You Never Know Who Your Friends Are
Download links and information about You Never Know Who Your Friends Are by Al Kooper. This album was released in 1969 and it belongs to Rock, Blues Rock, Rock & Roll, Pop genres. It contains 12 tracks with total duration of 43:33 minutes.
|Genre:||Rock, Blues Rock, Rock & Roll, Pop|
|Buy it NOW at:|
|Buy on iTunes $9.99|
|Buy on Amazon $9.99|
|1.||Magic In My Socks||3:55|
|3.||Too Busy Thinking About My Baby||3:20|
|4.||First Time Around||2:48|
|6.||Blues, Pt. IV||5:04|
|7.||You Never Know Who Your Friends Are||2:53|
|8.||The Great American Marriage/Nothing||4:48|
|9.||Don't Know Why I Love You||3:22|
|10.||Mourning Glory Story||2:16|
|12.||I'm Never Gonna Let You Down||4:37|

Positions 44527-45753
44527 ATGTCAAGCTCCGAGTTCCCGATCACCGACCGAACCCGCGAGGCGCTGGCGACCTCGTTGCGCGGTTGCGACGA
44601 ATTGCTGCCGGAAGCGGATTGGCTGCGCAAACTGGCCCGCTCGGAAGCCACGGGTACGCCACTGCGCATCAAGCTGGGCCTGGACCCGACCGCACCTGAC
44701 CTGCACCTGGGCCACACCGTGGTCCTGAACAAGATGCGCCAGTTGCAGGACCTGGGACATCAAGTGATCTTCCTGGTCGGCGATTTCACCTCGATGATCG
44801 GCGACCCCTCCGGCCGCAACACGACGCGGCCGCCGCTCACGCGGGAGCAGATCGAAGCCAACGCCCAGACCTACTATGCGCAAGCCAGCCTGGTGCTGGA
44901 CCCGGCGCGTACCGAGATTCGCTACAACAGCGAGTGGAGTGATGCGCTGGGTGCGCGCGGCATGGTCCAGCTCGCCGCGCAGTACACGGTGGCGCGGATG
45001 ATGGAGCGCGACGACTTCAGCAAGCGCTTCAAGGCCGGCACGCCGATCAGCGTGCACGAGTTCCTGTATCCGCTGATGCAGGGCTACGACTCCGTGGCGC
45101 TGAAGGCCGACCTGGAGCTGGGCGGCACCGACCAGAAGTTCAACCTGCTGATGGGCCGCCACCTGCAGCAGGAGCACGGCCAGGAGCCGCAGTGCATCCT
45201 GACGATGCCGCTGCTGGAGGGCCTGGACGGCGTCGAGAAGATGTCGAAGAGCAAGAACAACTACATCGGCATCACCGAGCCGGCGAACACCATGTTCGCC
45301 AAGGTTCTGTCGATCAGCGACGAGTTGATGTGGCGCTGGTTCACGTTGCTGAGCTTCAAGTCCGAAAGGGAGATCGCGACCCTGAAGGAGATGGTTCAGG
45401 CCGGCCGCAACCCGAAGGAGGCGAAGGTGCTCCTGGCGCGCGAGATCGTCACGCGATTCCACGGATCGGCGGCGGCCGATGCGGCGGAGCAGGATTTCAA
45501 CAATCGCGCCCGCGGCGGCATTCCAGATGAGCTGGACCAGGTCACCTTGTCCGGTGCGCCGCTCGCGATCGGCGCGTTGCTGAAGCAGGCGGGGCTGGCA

Al Kooper's second solo album is a bit more uneven than its predecessor, I Stand Alone, for understandable reasons — it would have been nothing less than a miracle for Kooper to have matched the consistency and daring of that album, and he doesn't have quite the same array of memorable tunes here. He's still ranging freely, however, through pop, jazz, R&B, and soul, with some songs that are among the most glorious of his output. "Magic in My Sock" is a good enough opener, making up in its virtuoso horn parts and guitar for what it lacks in melodic invention; "Lucille" is hardly the best ballad that Kooper has ever written, but it forms a good bridge to "Too Busy Thinkin' About My Baby," a Motown cover that's one of the highlights of Kooper's entire output — from a black singer this track would be a priceless gem, but coming from Kooper it's extraordinary in its every nuance. You get some blues instrumental (principally piano-based) and an abortive but entertaining effort at pop/rock with the title tune, and then Kooper plunges into arty balladry with the hauntingly beautiful "The Great American Marriage/Nothing." He goes back into Motown territory, just as successful as before, on "I Don't Know Why I Love You," and back to moody art-song with Harry Nilsson's "Mourning Glory Story." Kooper returns to the soulful side of rock on "Anna Lee (What Can I Do for You)" and finishes with "I'm Never Gonna Let You Down" — the latter would be worth the price of the album by itself, a soaring, more lyrical and moody original classic that manages to be unpretentious yet epic in its treatment.